Have You Become Your Cell Phone’s B!tch?

Via on Jul 10, 2013

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*Originally published on Daily Transformations.

Close your eyes and take a deep breath.

Now pick up your cell phone, tap the button and look at the screen.

What are you feeling? Nine out of 10 people experience anxiety.

We experience anxiety because we react like Pavlov’s dog to every ring ding and dong coming from this cell phone.

Clients and co-workers have been conditioned to expect availability 24/7, friends take offense when you don’t return their text immediately, and even worse, you’re afraid you might miss something important.

The ugly truth? You have become your cell phone’s bitch.

Electrical devices mess with your brain. Studies have shown that the brain displays increased activity for up to 90 minutes after looking at any device, and hormonal levels elevate long after being online or having cellular connection to the degree that mimics addiction.

photo by imagery majestic freedigitalphotos.net
photo by imagery majestic freedigitalphotos.net

Here’s another truth: Friends, bosses and loved ones can be re-conditioned to have normal expectations.

All of this technology equals one thing: stress.

So how do we gain control?

  • Schedule some private time by tossing your cell phone into the back seat of your car while commuting or running errands so you’re not tempted to grab it at stop lights.
  • Practice driving in silence and let yourself get lost in thoughts. After a while, you’re at your destination and won’t remember even getting there because you were in the zone.

Welcome to peace.

  • Leave the phone at home while you walk your dog or in your gym bag while you work out. Immersing yourself in the moment vs. being constantly distracted by technology calms your nervous system, slows breathing and awakens your senses to the scenery around you.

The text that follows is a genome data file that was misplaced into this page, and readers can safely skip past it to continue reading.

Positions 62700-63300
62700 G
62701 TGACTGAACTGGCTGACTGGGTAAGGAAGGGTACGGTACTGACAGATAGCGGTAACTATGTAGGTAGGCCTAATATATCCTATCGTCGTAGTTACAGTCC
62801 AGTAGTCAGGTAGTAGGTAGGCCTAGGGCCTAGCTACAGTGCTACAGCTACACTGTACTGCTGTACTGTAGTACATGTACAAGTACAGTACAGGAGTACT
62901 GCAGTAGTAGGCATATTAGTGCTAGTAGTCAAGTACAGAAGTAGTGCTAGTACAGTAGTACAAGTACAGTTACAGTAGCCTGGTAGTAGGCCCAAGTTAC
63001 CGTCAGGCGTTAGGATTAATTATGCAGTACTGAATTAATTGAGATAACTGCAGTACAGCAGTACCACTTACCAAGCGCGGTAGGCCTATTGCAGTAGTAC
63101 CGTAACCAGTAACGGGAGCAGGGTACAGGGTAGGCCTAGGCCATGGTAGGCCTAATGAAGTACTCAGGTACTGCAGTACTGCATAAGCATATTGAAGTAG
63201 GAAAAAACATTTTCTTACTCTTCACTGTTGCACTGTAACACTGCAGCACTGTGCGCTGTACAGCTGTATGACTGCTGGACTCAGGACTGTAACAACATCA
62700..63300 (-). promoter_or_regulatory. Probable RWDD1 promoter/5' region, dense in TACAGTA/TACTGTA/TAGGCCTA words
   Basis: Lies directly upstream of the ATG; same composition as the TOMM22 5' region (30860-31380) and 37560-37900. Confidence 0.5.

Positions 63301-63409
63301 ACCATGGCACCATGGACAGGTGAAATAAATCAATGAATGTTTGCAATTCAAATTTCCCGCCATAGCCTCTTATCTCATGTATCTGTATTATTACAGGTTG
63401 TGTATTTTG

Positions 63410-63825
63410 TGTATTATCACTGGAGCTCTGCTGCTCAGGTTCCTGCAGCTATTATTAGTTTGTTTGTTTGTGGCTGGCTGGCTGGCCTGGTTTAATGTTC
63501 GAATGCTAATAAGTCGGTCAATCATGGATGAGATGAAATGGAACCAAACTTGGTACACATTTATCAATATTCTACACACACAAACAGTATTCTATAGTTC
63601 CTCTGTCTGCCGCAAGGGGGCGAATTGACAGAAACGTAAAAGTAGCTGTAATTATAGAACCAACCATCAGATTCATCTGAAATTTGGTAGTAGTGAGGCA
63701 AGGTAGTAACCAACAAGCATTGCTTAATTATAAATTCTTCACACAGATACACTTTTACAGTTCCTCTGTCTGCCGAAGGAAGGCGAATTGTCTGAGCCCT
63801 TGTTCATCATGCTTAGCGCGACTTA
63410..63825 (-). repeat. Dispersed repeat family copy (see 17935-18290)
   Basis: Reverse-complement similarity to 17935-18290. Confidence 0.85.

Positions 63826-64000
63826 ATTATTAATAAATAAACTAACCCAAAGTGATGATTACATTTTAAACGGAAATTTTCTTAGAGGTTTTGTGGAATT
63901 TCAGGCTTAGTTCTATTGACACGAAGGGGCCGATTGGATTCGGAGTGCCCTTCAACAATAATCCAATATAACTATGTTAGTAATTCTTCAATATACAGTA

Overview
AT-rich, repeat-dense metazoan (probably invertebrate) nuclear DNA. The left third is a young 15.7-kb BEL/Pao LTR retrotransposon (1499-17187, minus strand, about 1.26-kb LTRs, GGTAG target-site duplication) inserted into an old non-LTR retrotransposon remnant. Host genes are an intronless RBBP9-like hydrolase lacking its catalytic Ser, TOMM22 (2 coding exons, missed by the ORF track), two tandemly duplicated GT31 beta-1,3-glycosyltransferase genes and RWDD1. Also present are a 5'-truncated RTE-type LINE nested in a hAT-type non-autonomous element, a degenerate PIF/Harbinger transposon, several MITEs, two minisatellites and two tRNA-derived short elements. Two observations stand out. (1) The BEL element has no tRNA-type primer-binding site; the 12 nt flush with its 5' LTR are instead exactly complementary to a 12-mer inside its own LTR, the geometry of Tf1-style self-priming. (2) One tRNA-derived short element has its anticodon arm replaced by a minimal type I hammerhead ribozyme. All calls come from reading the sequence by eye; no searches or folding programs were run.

Welcome to emotional health.

  • Stash you phone, iPad or laptop in your carry-on while doing air or rail travel. Take this time as private time and read.  Better yet, close your eyes and meditate. This “time off” will leave you mentally refreshed and more focused than had you distracted yourself with technology.
  • Having control over technology = more productivity in the long run which in turn  = more happiness, health and money. Consider giving yourself a lunch and coffee break without your phone. Sound daunting? Start with twice a week.
  • Shut the computer off by a certain time in the evening and witness your knee jerk reaction to check it. It’s been proven that looking at the light of an electronic device within 90 minutes of bedtime stimulates the brain and inhibits sound sleep.  (TV included)
  • Give yourself freedom from your phone and laptop from dinner time three days a week. Sound scary? Think about this: if you can’t allow yourself and your loved ones (dog included) some quality time to reboot and refresh, how effective are you going to be in life?

Cell phones are an addiction like anything else. It takes strength to abstain from addictions that hurt you.

Don’t under estimate your technology addiction.

When we take substantial breaks from devices during the evening, we create a more balanced, productive and happy next day.

The best news? Balance, productivity and happiness create more prosperity and more health.

It’s time to get control over technology. Your quality of life depends on it.

Featured photo by Stuart Miles of freedigitalphotos.net

 

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Ed: B. Bemel

About Tamara Star

Tamara Star believes happiness is not an end destination, but instead the ability to see the ordinary through eyes of wonder. If you let her, she'll show you how to take the life you're living and turn it into a life you'll love. Want more free scoop? Click here to subscribe to my mailing list She's an international best selling author, life coach, and the creator of the original 40-day Personal reboot program for women--a 6 week virtual deep dive into clearing the slate on what's blocking you from living a life you love. Find the description here.   Her global reach inspires over 30 million people a month through her programs, newsletters and teachings in 20 countries.    Connect with Tamara on her site Facebook or Twitter.    Tamara's work had been featured on The Huffington Post, Positively Positive, The News.com Australia, Blog Her, The Good Men Project, Yoga Mint, The Elephant Journal, Twine Magazine, Eat, Drink, Explore Radio, Think Simple Now, Boulder Life and Yoga Anonymous. 

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